NYCDH Week Workshop: Publishing Sites with GitHub Pages

#jekyll   #workshop   #github   #digital-humanities

octocat

Overview


1: GitHub is a place for Open Source projects, which are stored in repositories.

2: A fork is a copy of a repository that is all your own and helps you track changes.

4: Jekyll is software for creating static sites that GitHub can run for you. It is responsible for converting your markdown into your site’s HTML files.

5: Liquid is a templating engine that helps you work with your site’s data and content in more dynamic ways than Markdown. Jekyll also converts liquid into HTML files for you.




Instructions

Table of Contents

  1. Set up a GitHub Account
  2. Fork the sample site into your account
  3. Set up your GitHub domain
  4. View your site
  5. Edit a post
  6. Add a new page

Advanced:

Step 1: Set up a GitHub Account


Visit https://github.com/join and add your information. Choose the Free/Public plan, then activate your account by checking your email for the registration link.

Note: Your username will also be part of your site’s public URL, so choose one you can live with!

Step 2: Fork the sample site into your account


Visit the base site repository https://github.com/mnyrop/nycdh-jekyll in a new tab and click on the fork button near the top right corner.

This creates a fork (i.e. a diverging copy) of our base site for you to use and change however you want.

Step 3: Set up your GitHub domain


Before we start changing how things look, we’ll need to see your site live at your own domain. Click on the Settings tab and rename your repository to reflect your domain. This will be:

your-username.github.io

For example, if your GitHub username is bharkonnen, your site will be bharkonnen.github.io.

Return back to the page with your files and find _config.yml. Click on it, then click the pencil button to edit. Replace the baseurl value with empty single quotes: ''. (This will serve your site at your domain instead of yourdomain.github.io/nycdh-jekyll/.)

Next, fill in other information (e.g. title, description, and username) as you like. Scroll down and click “Commit changes” when you are ready.

You can always change these later, so don’t worry!

Step 4: View your site


Open up a new tab, and navigate to your domain. It may take a minute or so, but should look like something like this:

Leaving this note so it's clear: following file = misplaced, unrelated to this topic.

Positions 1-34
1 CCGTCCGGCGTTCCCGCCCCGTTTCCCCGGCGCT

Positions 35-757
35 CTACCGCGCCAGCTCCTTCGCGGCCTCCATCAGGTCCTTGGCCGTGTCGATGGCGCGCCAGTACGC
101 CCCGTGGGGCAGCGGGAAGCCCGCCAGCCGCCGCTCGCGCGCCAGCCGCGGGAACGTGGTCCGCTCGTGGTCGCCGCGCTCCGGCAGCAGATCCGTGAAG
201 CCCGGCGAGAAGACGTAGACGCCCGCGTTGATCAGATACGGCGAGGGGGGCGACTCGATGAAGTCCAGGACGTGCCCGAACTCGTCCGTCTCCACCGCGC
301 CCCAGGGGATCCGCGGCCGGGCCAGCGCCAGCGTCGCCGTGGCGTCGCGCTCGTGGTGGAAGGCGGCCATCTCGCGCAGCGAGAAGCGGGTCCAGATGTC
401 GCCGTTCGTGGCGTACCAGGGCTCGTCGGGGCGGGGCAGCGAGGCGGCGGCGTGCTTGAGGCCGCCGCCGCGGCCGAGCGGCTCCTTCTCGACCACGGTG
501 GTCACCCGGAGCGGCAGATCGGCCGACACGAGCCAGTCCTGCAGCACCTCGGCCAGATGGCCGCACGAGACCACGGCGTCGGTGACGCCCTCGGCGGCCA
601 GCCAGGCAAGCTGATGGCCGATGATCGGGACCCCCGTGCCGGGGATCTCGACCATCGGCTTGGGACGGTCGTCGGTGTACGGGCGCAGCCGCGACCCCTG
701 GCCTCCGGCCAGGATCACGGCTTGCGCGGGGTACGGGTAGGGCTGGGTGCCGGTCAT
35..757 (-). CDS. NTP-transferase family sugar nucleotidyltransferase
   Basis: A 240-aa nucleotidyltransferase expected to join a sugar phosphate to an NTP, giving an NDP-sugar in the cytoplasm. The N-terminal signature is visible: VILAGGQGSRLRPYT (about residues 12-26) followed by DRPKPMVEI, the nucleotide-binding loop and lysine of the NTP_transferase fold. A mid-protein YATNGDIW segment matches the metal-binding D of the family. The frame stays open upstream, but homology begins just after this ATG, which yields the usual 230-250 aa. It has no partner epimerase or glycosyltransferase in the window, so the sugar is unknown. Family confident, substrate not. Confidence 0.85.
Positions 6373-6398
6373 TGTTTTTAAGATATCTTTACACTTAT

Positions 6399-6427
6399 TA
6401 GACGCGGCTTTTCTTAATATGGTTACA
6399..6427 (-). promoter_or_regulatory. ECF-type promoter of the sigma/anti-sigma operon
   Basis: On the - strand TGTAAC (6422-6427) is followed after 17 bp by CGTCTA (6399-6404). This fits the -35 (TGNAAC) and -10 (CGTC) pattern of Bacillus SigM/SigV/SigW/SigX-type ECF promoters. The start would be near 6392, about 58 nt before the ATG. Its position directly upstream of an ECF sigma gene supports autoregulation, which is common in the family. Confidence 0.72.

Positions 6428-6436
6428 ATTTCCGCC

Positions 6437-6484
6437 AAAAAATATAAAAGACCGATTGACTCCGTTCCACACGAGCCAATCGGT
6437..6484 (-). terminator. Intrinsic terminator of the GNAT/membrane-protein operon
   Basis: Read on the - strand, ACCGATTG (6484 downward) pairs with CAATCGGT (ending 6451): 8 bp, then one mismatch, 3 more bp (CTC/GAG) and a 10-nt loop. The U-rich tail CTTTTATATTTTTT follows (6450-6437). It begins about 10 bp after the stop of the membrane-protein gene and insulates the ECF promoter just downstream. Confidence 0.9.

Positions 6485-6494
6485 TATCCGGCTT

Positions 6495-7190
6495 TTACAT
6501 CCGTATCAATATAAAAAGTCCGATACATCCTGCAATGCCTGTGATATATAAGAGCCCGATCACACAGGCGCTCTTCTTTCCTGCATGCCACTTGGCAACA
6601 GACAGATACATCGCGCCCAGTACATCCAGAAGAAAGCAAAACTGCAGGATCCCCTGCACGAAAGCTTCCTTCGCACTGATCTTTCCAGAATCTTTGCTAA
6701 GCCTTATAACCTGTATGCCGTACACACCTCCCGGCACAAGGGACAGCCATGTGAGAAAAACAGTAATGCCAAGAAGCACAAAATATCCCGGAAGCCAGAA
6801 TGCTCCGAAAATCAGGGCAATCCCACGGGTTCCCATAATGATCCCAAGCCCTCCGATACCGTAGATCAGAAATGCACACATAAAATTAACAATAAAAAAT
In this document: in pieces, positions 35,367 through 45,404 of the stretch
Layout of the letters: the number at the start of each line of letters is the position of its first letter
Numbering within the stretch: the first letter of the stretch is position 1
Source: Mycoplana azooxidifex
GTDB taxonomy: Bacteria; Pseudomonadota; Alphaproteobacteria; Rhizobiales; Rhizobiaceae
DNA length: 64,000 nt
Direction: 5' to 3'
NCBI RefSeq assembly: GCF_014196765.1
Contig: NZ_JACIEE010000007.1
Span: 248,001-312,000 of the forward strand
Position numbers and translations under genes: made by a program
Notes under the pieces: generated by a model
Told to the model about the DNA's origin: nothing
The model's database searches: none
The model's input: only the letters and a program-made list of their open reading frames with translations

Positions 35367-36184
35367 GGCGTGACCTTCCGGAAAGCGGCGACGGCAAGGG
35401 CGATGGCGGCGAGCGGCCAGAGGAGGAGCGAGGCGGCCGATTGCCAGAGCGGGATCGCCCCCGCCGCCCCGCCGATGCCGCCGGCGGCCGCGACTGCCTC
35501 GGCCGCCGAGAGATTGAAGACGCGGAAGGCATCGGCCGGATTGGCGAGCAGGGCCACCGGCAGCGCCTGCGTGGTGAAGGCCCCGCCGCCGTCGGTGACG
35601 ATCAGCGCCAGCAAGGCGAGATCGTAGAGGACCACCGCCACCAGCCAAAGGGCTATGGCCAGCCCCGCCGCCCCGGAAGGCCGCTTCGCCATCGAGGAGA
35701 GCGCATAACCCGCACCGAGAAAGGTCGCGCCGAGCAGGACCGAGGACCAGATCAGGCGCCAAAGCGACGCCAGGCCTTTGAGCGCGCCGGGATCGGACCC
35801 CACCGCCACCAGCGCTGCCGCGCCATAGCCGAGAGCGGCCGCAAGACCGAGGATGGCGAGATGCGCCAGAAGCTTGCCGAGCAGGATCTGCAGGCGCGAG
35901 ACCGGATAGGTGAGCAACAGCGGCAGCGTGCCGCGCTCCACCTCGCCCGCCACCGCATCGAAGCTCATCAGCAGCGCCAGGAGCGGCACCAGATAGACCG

Step 5: Edit a post


While still on your live site, click on “Writing My Own Post.” (It should be at yourdomain.github.io/2018/01/22/my-own-post/.)

Open the Markdown Cheatsheet in another tab. And in one more tab, open your site repository on GitHub, navigate into _posts, open 2018-01-22-my-own-post.md, and click edit.

Skim through the Markdown Cheatsheet and rewrite the contents of the post with headers, lists, and links. Commit the edits and refresh the live post to see your changes.

Note: Jekyll is very picky about post titles and dates. If you want to change them, make sure you keep the same date format! Titles cannot have : characters unless you wrap the entire title in quotes (title: "My Tile: My Subtitle"). Lastly change the file name (up top) to reflect your new title and date.

Bonus: You can use StackEdit to preview what your Markdown will look like before editing your files, if you like!

Step 6: Add a new page


Now that we’ve edited an existing post with Markdown, we can add a brand new page with text and images. Navigate to the home of your site repository on GitHub, and click “Create New File”.

Enter the name of your file up top. It cannot have spaces or special characters, must be lowercase, and must end in .md (for Markdown).

Good:

Bad:

Add metadata to the top of your file, between two lines with three hypthens, like so:

---
layout: page
title: Your Title
---

Underneath the metadata, add info to your page just like with the post. This time, try to add at least one image! The syntax for an image is:

![label][http://link-to-full-image.jpg]

Advanced: Liquid for Jekyll functionality


Congrats! If you’re reading this, you’re likely ahead of the game. Now is a good time to dive deeper into Jekyll and its templating engine Liquid.

Liquid is a kind of pseudo-code that lets you access information about your site, its pages, posts, and more to display on your site.

For example, Liquid is powering your current home page and how it shows posts. Under the hood, it looks something like this:

{% for post in site.posts %}

 <h2>
   <a href="{{ post.url | prepend: site.baseurl }}">{{ post.title }}</a>
 </h2>

 <a href="{{ post.url | prepend: site.baseurl }}">{{ post.date | date: "%b %-d, %Y" }}</a>

 <p>{{ post.content | strip_html | truncatewords:30 }}</p>

{% endfor %}

This constructs a post loop so that each of your posts automatically shows up and has the same type of information displayed in the same way.

Try adding your post’s categories to one of your posts with liquid. You’ll need to replace/add categories in the metadata of your post (in brackets [ ] and separated by commas), and then add liquid to the body of your post. To get you started, you’ll set up the loop with:

{% for category in page.categories %}
 {{ category }}
{% endfor %}

Advanced: Change your theme


The following link has a list of themes that are currently supported by GitHub Pages through the remote_theme variable in _config.yml: https://github.com/topics/jekyll-theme. You can peruse to find one you like and, when you’re ready, replace

remote_theme:     broccolini/athena

with the theme you want, with the structure username/repository-name. (e.g. mmistakes/minimal-mistakes )